We have absolutely no interest in getting involved in your election. But at the same time, boy, are we relishing this moment. The idea that we would have this power, that we would have this influence, and that we have had this incredibly destabilizing effect on the democratic process.

GLORIA BORGER, CNN CHIEF POLITICAL ANALYST: Applauded by sort of Russian people?

WARD: The real snag for Russia here is that they would really like to see those sanctions lifted and they're very politically savvy and do understand that this entire sort of brouhaha that has evolved around Russia makes it now impossible for President Trump to really steam ahead and ultimately lift those sanctions.

WOLF BLITZER, CNN ANCHOR: It's not just Russia, now Britain has been thrust into the middle of all this. You're based in London. You spent a lot of time in Moscow. You just come from London. How angry is British intelligence right now that all of a sudden they have been accused of wiretapping Trump Tower?

WARD: It's not just Britain. Europe is pulling its collective hair out right now, OK, because Russia is more aggressive than ever before, is interfering internationally more than ever before. Europe is desperately looking across the Atlantic at the linchpin of the global liberal world order and is finding don't really want to talk about this right now.

Don't really have a lot invested in the future of NATO right now. Don't really see America any longer as playing that role on the world stage as global leader, favoring a much more isolationist approach. So I think everyone in Europe is kind of used to hearing this, you spied, you did this.

And no one takes the daily tweets that seriously, but what they do take very seriously is the idea that America potentially no longer has Europe's back.

BASH: And I think that you hit on something that kind of brings this all together, which is why is President Trump so nice to Russia? Why is he so kind to President Putin when he goes after everybody else on the planet even and especially as we've seen over the past week, his allies, America's longstanding allies? So that sort of brings in and that is one of the underlying fundamental question that is driving the investigation into what happened.

[09:20:07]Is there any connection, never mind the discussion about the election and Russia's involvement in the election but even before that, is there a connection between President Trump and his businesses in Russia, and why is he so nice?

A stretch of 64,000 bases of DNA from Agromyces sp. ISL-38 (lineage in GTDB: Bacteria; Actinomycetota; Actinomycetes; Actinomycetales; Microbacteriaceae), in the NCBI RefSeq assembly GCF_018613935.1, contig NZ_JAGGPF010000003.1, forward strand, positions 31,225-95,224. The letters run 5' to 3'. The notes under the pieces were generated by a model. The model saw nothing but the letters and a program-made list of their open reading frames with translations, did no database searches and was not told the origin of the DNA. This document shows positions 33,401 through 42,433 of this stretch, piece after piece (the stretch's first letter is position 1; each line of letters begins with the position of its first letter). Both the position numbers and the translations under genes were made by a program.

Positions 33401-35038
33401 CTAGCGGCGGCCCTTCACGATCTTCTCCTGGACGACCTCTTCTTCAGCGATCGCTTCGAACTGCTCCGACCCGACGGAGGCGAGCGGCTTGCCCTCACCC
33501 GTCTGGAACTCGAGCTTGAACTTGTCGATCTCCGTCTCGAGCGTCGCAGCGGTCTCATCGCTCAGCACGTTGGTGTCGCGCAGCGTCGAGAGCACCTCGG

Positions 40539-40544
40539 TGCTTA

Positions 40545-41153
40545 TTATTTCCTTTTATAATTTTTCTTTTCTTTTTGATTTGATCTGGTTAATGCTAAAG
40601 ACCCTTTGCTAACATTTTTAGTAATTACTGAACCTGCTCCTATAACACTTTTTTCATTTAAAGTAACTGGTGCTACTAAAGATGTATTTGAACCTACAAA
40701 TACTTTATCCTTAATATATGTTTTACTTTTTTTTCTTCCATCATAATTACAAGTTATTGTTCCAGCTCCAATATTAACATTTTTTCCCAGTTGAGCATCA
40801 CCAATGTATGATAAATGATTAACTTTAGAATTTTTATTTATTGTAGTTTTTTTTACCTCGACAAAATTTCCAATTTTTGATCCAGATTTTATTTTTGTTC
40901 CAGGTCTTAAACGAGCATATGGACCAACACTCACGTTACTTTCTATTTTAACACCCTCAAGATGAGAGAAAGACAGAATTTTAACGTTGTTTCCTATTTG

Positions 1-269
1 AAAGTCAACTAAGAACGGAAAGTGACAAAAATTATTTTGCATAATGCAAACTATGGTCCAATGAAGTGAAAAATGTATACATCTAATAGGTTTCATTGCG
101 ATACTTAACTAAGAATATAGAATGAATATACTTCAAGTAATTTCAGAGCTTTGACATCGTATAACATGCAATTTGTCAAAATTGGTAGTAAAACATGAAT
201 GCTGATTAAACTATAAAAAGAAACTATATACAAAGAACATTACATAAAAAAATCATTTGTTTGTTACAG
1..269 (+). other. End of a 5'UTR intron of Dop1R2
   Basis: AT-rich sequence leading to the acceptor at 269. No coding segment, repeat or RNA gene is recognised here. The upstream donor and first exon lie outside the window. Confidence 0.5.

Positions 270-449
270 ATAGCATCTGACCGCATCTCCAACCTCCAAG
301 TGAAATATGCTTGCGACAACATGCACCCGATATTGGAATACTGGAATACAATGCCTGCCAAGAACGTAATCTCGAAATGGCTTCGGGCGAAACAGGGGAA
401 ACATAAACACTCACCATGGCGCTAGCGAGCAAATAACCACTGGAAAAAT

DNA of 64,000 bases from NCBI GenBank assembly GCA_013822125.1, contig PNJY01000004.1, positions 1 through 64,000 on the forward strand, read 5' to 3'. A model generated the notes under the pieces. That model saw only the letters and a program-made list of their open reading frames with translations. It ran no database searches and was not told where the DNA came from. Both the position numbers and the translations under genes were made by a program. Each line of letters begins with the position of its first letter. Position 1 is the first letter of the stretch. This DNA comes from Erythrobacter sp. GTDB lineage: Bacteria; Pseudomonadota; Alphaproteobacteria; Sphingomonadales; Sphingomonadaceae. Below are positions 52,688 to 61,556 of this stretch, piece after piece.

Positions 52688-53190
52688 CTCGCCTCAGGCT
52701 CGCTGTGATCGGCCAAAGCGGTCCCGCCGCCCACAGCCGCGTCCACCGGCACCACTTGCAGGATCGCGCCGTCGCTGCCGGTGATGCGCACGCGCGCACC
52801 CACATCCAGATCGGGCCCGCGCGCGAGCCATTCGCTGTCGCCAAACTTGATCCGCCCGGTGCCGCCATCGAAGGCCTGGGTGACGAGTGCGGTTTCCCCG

And I think that what you're talking about kind of the frustration on the global stage, particularly in Europe, it's all connected.

EVAN PEREZ, CNN JUSTICE CORRESPONDENT: What's interesting is that I think Europeans want the answer that we are trying to get to the bottom of here. All of them want the answer. But they're also mindful, Clarissa, you know this, obviously, that they have elections coming up.

You got Germany, just had the election in Netherlands. You have France, Czechs having an election later this year and next year. And so all of them are watching what's happened here because they are all trying to figure out how to prevent the same thing from happening there. They also want to know what happened here for those very reasons.

TAPPER: A few weeks ago, President Putin had a press conference and he came out and he did something very unusual, he defended President Trump while also repeating the uncorroborated charges from that dossier by the former British intelligence agent.

He started repeating them, the most salacious ones and ones that we have not reported on. I was there and we were watching with Michael Hayden, former director of the CIA, and he said that this is Putin toying with President Trump because it wasn't a defense.

He was putting out all the allegations, the most salacious ones, while at same time pretending that he was defending President Trump. What did you make of that?

STEVE HALL, CNN NATIONAL SECURITY ANALYST: You have to remember -- this can be overstated a bit. Vladimir Putin is a former intelligence officer and I think that he looks at guys like President Trump and says, this is somebody that I understand. This is somebody whose motivations and vulnerabilities I can probably exploit as a human being.